Cashin Outlines Changes At PRYSE Meeting
Dr. Kathleen Cashin, Regional Super intendent for the New York City Department of Education – Region 5, detailed changes to be made in Rock away’s schools in a well-received speech to the Rockaway community. Cashin made the speech at the PRYSE Report to the Community on February 27 at the Peninsula Health Center.
She announced that Region 5 would be getting two Frederick Douglas Academies. One of them will be located in Far Rockaway High School. Cash in also said that the curriculum and applications are ready for a Chan nelview Academy for Research to be located in Beach Channel High School.
Oceanography is another issue that Cashin would like to tackle.
"I’ve already made a contact with a significant person who will help us enhance Beach Channel High School and a make a rebirth of the oceanography program [there]," Cashin told the crowd.
A school for scholars for Region 5’s children is also in the works.
"We’re going to build, starting this year at two elementary sites85a school for the scholars at 105, 114, and 204," explained Cashin, who said that they are currently accepting applications for the scholars program. "[The applications] are even coming from the mainland. I’m very hopeful for the program."
She also discussed changing the Middle Schools to K-8.
"As children get into K-8, we will restructure our Middle Schools gradually85for example 198, we’re going to put a primary grade program there that will be gifted and non-gifted," Cashin said. "There will be extended day for pre-K or kitekartgent so parents who have to work have a safe, loving environment for their children. We’re going to make 198 a K-8 and change the whole culture over there."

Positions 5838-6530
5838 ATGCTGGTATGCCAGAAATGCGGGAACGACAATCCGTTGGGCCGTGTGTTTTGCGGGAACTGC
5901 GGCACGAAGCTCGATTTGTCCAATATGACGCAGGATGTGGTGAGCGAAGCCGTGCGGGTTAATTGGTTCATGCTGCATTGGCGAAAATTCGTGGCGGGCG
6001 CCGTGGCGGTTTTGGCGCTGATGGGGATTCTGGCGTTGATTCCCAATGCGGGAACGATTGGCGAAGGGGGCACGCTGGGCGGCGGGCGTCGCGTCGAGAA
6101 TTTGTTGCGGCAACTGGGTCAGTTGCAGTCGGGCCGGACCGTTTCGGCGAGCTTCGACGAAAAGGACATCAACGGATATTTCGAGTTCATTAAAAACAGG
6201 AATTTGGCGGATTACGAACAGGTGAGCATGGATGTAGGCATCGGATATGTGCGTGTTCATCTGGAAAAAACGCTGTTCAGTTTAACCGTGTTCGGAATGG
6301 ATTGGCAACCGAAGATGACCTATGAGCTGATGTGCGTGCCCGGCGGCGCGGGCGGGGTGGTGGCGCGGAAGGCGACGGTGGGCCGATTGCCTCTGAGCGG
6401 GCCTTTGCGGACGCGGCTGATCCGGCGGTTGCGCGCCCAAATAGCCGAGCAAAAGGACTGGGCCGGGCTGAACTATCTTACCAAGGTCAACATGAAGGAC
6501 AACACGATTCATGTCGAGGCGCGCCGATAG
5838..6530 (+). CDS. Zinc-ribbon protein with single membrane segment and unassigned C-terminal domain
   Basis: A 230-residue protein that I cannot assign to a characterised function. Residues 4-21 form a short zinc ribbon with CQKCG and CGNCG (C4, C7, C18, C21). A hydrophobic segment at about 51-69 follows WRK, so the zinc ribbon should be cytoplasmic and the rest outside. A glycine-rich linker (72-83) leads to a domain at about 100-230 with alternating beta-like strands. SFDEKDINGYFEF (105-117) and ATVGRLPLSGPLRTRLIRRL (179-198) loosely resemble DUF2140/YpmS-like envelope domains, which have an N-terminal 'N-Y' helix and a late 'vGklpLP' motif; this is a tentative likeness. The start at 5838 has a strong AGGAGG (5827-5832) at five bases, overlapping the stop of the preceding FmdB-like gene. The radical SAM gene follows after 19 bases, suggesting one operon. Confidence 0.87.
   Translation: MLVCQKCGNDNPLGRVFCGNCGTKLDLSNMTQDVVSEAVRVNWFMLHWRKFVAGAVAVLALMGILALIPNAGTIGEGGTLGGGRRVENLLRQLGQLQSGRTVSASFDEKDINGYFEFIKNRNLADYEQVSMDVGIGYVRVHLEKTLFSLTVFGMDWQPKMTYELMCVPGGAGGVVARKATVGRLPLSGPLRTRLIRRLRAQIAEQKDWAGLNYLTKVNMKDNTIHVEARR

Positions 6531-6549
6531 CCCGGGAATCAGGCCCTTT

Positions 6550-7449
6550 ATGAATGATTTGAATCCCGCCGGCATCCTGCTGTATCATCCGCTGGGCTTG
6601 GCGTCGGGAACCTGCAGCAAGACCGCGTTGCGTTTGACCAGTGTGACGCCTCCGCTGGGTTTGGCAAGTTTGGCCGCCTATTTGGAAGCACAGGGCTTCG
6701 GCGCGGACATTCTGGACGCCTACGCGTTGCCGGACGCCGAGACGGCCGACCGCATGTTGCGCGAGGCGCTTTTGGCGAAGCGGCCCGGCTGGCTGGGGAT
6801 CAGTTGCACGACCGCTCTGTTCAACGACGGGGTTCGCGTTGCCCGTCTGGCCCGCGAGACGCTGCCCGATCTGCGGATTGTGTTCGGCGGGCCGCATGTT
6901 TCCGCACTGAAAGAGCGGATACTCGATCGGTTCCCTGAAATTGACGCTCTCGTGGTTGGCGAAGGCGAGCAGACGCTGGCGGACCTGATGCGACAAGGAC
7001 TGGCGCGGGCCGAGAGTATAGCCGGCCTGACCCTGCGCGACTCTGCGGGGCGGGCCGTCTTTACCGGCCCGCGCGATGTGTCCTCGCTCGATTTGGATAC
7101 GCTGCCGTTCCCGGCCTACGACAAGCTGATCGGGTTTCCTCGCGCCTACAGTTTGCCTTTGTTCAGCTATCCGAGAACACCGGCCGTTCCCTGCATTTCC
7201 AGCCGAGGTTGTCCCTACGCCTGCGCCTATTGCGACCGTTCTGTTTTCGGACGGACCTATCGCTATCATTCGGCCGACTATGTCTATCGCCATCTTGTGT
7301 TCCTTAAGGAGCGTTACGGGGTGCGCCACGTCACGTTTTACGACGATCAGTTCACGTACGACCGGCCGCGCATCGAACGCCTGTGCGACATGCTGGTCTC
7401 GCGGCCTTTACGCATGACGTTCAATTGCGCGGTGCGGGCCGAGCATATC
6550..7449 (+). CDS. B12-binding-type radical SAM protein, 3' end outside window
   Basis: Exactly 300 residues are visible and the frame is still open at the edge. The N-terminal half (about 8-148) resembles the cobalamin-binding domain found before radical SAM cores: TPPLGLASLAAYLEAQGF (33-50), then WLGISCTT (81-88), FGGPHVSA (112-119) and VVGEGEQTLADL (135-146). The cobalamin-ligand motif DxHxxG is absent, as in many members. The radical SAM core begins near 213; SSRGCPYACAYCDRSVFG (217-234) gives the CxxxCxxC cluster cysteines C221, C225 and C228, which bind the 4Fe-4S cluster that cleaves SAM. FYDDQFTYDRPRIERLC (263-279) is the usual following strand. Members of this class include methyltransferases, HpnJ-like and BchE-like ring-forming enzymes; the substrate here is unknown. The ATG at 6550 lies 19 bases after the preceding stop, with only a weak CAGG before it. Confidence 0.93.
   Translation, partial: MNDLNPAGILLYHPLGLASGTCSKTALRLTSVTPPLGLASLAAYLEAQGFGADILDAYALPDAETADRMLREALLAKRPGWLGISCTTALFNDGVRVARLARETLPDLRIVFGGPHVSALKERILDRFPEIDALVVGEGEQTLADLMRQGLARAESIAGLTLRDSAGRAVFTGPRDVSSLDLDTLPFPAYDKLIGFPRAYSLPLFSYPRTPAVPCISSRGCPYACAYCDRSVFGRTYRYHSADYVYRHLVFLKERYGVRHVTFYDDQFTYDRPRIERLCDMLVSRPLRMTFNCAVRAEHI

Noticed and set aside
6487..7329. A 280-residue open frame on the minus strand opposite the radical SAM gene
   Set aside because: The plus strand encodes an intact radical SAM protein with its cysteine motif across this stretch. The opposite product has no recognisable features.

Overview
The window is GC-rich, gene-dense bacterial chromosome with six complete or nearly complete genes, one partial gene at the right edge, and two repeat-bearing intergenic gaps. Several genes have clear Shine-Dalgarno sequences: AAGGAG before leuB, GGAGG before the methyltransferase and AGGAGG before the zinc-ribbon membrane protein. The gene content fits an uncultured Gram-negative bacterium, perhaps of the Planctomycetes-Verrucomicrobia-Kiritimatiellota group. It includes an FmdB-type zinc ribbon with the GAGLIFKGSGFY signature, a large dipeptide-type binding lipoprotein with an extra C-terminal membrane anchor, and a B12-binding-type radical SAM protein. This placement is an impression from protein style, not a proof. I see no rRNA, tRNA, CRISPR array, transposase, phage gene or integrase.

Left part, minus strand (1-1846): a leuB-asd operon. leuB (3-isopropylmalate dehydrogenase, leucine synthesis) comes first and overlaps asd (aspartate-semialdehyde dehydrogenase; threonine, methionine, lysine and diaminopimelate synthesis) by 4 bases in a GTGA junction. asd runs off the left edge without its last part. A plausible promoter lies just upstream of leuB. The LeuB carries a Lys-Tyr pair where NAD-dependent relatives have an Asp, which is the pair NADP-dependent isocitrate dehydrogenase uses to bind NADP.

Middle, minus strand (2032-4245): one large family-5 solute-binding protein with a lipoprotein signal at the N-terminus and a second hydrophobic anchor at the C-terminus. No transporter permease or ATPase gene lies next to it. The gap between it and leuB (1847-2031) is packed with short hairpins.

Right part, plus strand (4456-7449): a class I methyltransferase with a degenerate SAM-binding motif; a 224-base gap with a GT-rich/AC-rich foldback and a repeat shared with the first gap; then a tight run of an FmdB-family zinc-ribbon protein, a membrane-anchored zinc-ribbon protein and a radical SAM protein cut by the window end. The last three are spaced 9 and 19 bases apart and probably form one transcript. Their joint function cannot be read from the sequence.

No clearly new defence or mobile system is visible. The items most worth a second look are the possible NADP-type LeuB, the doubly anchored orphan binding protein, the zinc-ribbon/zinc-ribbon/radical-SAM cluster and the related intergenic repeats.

Cashin also addressed the high schools in the Rockaways.
"I’m very concerned about our Far Rockaway High School," Cashin said. "I am going there once a week, and I am getting an office there set up for me so I can be there.
"There are some kids [there] that may need more attention and a smaller teacher/pupil ratio. We need to do that, and we will do that."
Far Rockaway High School was designated, in the city’s Impact Schools Initiative, as one of the 12 schools most troubled schools in the city.
"This was done to tighten up security in the schools and face the problems head on," said Cashin.
"The children in the Far Rockaway’s need more activities for them," responded Cashin to a question from The Wave on the problems in Far Rockaway High School. "We don’t have a youth center. We’ve got to get things for our children to do where they can readily engage in sports activities."
As principal at Oceanhill Browns ville, Cashin said she got kids involved in such sports as soccer, gymnastics, and Lacrosse.
"We need to do this for our children."
Cashin said she is in the process of deciding what is best for the troubled Far Rockaway High School.
"We’ve got to come up with a plan85we can’t some up with a plan without analyzing," continued Cashin. "That’s what we are doing now.
"Every month we wait to come up with a decisive plan the children lose out. So, urgency and expeditious handling of this is critical, but at the same time I’ve got to make an informed decision."
Cashin told everyone that, working with the community, she is determined to make Rockaway’s schools better.
"My job is not to be nicey, nicey and play it safe and keep my job," she said. "My job is to shake things up on behalf of your children.
"That doesn’t say that I’m always right, but I will come to meetings and listen and I will modify plans and propositions through listening and experience, because that’s my job. My job is not to be the expert, although I should have expert skills. My job is not to have the title of expert. My job is to deliver the goods."